Superman has always been my least favourite of the big superheroes: he is the archetype of all modern superheroes, but he is such a do-gooder in every instance, with no grey areas, that he has always bored me. Yes, the story of Superman reflects the character’s creators’ own story, as writer Jerry Siegel and artist Joe Shuster were Jewish immigrants to the US, but besides that I’ve never found much depth to his mythos. I’ve never been a huge fan of the various live-action films either. However, a film of based on the Mark Miller comic book Superman: Red Son, which is an ingenious what-if scenario of “what if Superman had been raised in the Soviet Union?” instead of being raised on that Kansas farm in Smallville.
It’s a fascinating take on the character without taking a stand on the politics, which is probably a smart idea on the creators part. Superman is quickly adopted by Joseph Stalin’s regime as the Übermensch and war weapon to destroy Western imperialism. It’s set over the entire latter half of the 20th century and into the 21st century, although the breath of the story is condensed here for the purposes of a 80-minute animation feature.
The film and graphic novel don’t just give Superman a reinvention. In this alternative universe, Lois Lane is married to Lux Luthor, who is the US Government’s main countermeasure to build something that could defeat the Man of Steel. Perhaps most interestingly, Batman gets a radical reworking as an anarchist terrorist who sees Superman as responsible for his parents’ death. It’s an intriguing take on the character, because Batman is routinely considered one of the more authoritarian characters in the comic book canon, but like all Superheroes his philosophy is always open to interpretation. He is actually even more convoluted in the comic book: while still an anarchist, he is in cahoots with the head of the KGB and Luthor to bring Superman down, whereas in the film it’s vaguely just Luthor.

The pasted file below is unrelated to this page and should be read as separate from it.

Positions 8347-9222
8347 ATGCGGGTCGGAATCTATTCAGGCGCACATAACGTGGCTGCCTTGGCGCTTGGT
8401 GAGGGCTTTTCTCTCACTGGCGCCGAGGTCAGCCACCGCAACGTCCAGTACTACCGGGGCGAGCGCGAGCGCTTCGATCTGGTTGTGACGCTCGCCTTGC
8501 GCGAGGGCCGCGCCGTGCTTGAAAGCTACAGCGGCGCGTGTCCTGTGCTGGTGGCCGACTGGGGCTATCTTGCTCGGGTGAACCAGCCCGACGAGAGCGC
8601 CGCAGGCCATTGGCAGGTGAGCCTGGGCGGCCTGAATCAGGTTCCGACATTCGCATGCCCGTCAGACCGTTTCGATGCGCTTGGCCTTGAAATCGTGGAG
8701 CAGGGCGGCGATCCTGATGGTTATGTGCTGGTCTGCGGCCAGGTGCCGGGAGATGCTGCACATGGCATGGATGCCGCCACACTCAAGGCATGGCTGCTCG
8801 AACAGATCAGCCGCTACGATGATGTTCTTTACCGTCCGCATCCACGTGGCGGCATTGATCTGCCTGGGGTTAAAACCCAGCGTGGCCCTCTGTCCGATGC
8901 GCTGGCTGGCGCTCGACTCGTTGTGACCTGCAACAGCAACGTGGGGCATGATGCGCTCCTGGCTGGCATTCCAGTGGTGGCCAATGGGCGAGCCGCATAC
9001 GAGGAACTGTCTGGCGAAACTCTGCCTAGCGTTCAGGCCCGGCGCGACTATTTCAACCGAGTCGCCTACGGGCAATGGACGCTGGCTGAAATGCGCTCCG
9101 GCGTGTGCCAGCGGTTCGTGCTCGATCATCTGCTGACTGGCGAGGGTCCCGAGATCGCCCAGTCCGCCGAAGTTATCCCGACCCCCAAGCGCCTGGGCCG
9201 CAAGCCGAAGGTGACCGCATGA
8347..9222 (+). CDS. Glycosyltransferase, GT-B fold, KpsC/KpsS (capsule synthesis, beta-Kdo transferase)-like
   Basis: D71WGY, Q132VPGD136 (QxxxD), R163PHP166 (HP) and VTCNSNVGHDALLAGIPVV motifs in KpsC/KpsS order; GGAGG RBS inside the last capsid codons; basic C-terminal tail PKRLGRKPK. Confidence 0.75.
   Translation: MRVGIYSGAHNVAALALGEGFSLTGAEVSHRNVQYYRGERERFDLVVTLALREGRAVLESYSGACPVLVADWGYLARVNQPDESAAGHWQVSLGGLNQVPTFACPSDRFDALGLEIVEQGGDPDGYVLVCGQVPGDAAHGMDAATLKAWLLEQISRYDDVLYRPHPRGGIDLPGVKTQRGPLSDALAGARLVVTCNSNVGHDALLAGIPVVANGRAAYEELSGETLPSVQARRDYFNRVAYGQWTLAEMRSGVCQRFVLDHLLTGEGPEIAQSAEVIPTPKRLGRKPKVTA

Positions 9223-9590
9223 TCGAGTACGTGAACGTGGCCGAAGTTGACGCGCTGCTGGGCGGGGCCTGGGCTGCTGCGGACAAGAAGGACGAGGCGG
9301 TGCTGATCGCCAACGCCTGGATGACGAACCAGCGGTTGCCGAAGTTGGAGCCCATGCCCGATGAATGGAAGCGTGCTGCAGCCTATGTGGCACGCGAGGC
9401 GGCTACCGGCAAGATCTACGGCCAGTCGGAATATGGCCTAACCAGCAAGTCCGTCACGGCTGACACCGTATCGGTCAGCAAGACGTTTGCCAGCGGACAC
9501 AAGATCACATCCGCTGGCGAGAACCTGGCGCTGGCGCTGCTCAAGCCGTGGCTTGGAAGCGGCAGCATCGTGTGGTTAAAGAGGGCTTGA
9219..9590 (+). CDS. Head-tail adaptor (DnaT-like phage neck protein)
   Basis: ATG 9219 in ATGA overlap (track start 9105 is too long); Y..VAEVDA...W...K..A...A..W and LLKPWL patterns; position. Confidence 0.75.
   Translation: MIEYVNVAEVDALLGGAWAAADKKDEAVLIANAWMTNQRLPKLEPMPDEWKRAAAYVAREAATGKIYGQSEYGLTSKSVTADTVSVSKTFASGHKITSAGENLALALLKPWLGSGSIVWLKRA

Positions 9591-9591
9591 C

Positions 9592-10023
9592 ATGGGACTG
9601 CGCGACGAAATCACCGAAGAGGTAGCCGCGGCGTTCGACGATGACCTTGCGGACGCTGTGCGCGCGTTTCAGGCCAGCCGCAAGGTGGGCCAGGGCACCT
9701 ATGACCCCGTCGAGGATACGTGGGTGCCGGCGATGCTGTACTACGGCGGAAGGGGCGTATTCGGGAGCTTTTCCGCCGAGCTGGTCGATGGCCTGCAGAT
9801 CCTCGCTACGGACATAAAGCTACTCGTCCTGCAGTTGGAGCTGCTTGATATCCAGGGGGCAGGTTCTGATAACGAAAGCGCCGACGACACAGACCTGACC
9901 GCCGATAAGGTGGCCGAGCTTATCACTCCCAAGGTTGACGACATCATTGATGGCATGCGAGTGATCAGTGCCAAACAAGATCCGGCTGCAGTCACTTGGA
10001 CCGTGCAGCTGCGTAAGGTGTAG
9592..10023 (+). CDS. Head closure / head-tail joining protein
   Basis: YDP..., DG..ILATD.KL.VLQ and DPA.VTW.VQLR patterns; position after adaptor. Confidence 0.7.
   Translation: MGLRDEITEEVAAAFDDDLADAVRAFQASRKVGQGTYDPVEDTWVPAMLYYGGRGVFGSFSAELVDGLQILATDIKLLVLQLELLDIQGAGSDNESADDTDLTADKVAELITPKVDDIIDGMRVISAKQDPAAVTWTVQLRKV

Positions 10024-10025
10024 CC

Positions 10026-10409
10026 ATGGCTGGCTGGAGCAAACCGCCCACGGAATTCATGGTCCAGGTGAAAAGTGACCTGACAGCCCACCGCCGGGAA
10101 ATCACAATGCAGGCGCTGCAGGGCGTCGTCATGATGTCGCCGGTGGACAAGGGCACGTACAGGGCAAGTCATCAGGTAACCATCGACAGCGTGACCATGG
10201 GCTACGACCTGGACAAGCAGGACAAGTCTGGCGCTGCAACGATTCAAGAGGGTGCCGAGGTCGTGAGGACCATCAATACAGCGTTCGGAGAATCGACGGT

One of the biggest changes from the comic book is that Wonder Woman is openly lesbian in the film, there is a hilarious line where Superman tries to ask her out and she rebuffs him, explaining “I’m from an island with just women, what do you think I’m into?” (Lesbian undertones were always there since the inception of Wonder Woman: the creator William Moulton Marston was in a polygamous relationship with his wife and their shared female lover, when he died the two women continued their romantic relationship till their deaths, and both women were a basis for the character.) The Green Lantern also makes an appearance in a new guise.
The animation is relatively strong, even if it probably at times looks cheaper than you would want, given all the possibilities from the influence of Soviet propaganda posters. Jason Isaacs plays the Commie Man of Steel. Issacs also appeared in The Death of Stalin, but this is a better revisionist take on the Soviet Union than that woefully overrated film. The rest of the voice cast is mainly character actors who find steady work doing voiceovers, often for DC animated features and TV shows, all of whom are fine voice actors.
The narrative eventually starts unravelling, and I do wish they had gone with the ending from the graphic novel, which is far more expansive and quite the twist. There are rumours of a possible live-action version of Red Son down the line, and if there was, I would be the first in line on opening day—I can’t say that about any other possible Superman film.
The disc has a featurette about the comic and film, a motion comic of Red Son (just read the damn book!), a new unrelated DC short, a preview of the upcoming Justice League Dark: Apokolips War, along with some other previews for older DC animated feature titles and a two-part Justice League cartoon from 2011.